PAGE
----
The pandemic has been devastating for the oil industry globally. Explorers suspended drilling, producers, idled wells, Big Oil majors put up assets for sale. But the world continues to need oil, albeit lower amounts of it than a year ago, and it will continue to need it. Exploration is not dead. It is especially not dead in Africa—a hot spot in oil and gas before the pandemic.
The East Africa Crude Oil Pipeline
Earlier this month, French Total and the Uganda government signed an important deal, for the construction of a pipeline that will carry Ugandan oil to the Kenyan coast. Two weeks later, the presidents of the two countries signed their own deal about the $3.5-billion infrastructure.
The final investment decision on the pipeline is expected by the end of the year in a rare good sign about the future of oil demand. Uganda and Kenya are both newcomers on the oil scene with hopes to join the oil exporting community soon. If the construction of a $3.5-billion oil pipeline still makes economic sense for countries that are not among the wealthiest in the world, there may be some hope for oil demand.
The South African oil discovery
Africa Energy, a Canadian exploration company, said last week it expected to strike a lot of oil in an offshore block in South Africa with reserves that could exceed those of an earlier discovery made by Africa Energy and Total in the same block. Earlier this year, Africa Energy doubled its stake in the consortium exploring the block to 10 percent. Total is the operator. Africa Energy should announce the results of the drilling project by the end of next month.
The Luiperd prospect is the largest of five prospects in the offshore block 11B/12B in South African waters that have attracted explorers’ attention. Consortium members estimate the resources of Luiperd alone to be in excess of 500 million barrels.
What’s more important is that, according to Africa Energy, the Luiperd prospect offers as much as 80 percent of success—"unheard of in frontier exploration today," the company’s chief executive Garrett Soden told an industry conference. The entire offshore block has potential reserves of several billion barrels.
Drilling in Zimbabwe
An Australian company, Invictus, is meanwhile preparing to start drilling exploration wells in Zimbabwe, with the start date scheduled for October 2021. These would be the first oil and gas wells to be drilled in South Africa’s neighbour to the north—another country hopeful it will strike oil, which will boost its energy self-sufficiency. Related: Natural Gas Prices Explode On Stronger Demand
The drilling project is seen to cot some $15 million, Africa Oil and Power reported last week, adding that it builds on promising results from earlier exploration conducted by Exxon. In the 1990s, Exxon identified an area that was highly likely to contain hydrocarbons but dropped the project because it was after oil and the area was more likely to contain gas. The government of the country, which is currently 100-percent dependent on exports for its energy needs, seems fine with gas, too. It is currently putting the finishing touches to a production sharing agreement with Invictus in case oil and gas are found.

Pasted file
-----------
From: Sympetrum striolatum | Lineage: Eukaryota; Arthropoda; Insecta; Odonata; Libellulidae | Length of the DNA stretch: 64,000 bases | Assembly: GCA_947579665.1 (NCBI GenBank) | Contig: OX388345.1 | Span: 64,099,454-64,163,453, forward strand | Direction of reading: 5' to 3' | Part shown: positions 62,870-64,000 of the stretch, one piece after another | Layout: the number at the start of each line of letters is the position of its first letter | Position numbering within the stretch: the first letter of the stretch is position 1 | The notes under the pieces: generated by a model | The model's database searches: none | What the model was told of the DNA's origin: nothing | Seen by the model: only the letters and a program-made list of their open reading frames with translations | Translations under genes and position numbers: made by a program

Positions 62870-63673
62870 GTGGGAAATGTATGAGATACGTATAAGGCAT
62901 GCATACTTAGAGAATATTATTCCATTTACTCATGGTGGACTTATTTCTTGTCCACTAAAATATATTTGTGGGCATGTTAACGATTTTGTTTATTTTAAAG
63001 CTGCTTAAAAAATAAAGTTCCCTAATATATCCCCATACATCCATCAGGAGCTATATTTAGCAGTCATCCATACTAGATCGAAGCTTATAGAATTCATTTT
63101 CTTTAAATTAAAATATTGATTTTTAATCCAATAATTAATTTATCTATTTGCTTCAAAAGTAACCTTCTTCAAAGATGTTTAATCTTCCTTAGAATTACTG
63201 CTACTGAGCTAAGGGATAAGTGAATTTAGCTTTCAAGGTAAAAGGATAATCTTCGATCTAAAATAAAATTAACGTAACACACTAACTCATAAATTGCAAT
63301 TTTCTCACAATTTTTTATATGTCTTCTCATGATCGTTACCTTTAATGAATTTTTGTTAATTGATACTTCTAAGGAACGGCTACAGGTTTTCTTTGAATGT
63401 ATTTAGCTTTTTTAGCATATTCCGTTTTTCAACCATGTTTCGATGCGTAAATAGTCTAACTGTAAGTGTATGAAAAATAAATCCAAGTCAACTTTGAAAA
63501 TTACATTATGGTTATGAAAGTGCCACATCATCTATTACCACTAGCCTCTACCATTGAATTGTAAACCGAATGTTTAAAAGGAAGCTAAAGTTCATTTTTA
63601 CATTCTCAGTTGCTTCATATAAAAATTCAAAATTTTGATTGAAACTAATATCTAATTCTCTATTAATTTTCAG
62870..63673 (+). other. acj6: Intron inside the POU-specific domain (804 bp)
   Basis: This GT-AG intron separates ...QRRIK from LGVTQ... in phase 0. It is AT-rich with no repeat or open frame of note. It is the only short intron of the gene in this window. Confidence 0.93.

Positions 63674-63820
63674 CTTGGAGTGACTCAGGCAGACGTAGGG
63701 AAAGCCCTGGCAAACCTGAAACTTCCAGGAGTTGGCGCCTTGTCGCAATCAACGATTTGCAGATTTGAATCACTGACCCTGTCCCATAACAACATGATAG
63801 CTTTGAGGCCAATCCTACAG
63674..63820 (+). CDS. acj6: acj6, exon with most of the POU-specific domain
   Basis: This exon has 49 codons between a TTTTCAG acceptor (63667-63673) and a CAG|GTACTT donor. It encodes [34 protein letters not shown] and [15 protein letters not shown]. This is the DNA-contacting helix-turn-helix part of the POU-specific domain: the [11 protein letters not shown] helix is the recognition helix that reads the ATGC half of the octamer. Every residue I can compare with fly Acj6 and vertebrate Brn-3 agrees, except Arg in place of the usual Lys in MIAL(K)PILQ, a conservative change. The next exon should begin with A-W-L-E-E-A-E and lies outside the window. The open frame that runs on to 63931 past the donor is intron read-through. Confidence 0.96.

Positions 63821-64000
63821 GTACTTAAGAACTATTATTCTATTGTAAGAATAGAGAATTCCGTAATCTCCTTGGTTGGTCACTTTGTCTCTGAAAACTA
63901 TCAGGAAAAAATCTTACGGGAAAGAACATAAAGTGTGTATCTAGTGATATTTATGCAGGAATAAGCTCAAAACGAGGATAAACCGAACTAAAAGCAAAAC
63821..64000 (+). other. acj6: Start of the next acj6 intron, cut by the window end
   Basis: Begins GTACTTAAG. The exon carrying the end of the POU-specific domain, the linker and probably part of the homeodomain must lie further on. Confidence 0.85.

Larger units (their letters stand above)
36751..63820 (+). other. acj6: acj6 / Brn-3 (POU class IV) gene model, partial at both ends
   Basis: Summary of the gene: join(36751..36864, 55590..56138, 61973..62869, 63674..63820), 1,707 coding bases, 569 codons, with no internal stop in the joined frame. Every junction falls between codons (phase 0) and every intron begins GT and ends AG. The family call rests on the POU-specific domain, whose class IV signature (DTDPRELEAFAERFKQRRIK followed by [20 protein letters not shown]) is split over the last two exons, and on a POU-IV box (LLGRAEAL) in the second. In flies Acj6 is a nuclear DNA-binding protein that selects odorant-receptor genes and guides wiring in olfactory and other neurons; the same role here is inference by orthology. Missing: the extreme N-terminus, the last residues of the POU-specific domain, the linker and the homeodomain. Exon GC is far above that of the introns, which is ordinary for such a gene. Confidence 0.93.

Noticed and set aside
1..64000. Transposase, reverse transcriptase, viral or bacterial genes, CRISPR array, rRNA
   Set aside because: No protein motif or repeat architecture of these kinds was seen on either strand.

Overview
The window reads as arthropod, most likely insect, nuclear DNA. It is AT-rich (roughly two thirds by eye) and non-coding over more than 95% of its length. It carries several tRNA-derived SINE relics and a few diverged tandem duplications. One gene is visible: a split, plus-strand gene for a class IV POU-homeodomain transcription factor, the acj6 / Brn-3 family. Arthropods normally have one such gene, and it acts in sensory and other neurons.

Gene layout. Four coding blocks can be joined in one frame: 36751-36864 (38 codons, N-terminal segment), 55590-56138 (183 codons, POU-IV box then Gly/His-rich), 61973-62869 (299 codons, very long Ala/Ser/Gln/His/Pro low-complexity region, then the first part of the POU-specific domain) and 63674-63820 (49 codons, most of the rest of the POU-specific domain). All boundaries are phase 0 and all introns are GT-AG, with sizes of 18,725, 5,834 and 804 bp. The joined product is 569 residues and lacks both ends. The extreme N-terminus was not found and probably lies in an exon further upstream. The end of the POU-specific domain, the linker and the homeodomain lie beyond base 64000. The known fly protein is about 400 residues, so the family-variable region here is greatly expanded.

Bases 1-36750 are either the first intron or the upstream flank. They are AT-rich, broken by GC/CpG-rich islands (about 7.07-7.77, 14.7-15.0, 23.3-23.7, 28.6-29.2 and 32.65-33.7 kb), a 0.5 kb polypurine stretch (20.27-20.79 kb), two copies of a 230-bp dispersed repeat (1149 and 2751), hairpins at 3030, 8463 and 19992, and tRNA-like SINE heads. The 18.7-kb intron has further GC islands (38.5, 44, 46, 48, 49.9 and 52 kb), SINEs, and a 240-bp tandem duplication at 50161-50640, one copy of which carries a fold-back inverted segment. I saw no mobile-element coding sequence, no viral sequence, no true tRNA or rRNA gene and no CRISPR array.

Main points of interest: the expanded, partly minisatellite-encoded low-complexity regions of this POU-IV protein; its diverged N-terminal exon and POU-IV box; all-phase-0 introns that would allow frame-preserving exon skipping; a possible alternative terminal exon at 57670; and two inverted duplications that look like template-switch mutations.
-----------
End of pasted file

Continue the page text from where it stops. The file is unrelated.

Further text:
The Gambian license
UK-based explorer PetroNor earlier this month received a 30-year drilling license from the Gambian government after an arbitration process concerning two offshore blocks. After the successful completion of the arbitration, PetroNor will have rights to explore just one of the blocks, with the other passing to an unnamed “major oil company”.
The new license is based on a new production-sharing framework developed by the Gambian government, which, according to PetroNor, is more favourable for explorers and producers. The company now has a year to decide if it wants to proceed with drilling in the offshore block.
Despite all the positive news from frontier regions in Africa, the continent has not been spared the fallout of the pandemic that destroyed a lot of oil and gas demand. Kenya’s government, for instance, said recently that Covid-19 had slowed down exploration in the Turkana region, which would delay Kenya’s ambitions to become an oil exporter until 2024, from an earlier plan to start shipping oil abroad in 2022.
The pandemic has also delayed exploratory drilling in Mozambique following the distribution of new blocks in a government tender. It was supposed to begin this year but “some adjustments” the pandemic necessitated have pushed the schedule to 2021-2022.
One of the biggest producers on the continent, meanwhile, is working on a new exploration strategy to boost its oil and gas reserves. Angola’s government earlier this month approved a plan, to take effect by 2025, that would see the country boost its exploration activities to increase recoverable reserves and make sure it produces at least 1 million bpd by 2040.
South Africa, on the other hand, has delayed a new oil and gas exploration and production bill that was supposed to be passed this year, again because of the pandemic. Now, the deadline for the approval of the bill has been moved to the end of the third quarter of 2021.
Overall, however, the picture appears to be better in Africa’s frontier oil regions than in legacy producing parts of the world.
By Irina Slav for Oilprice.com
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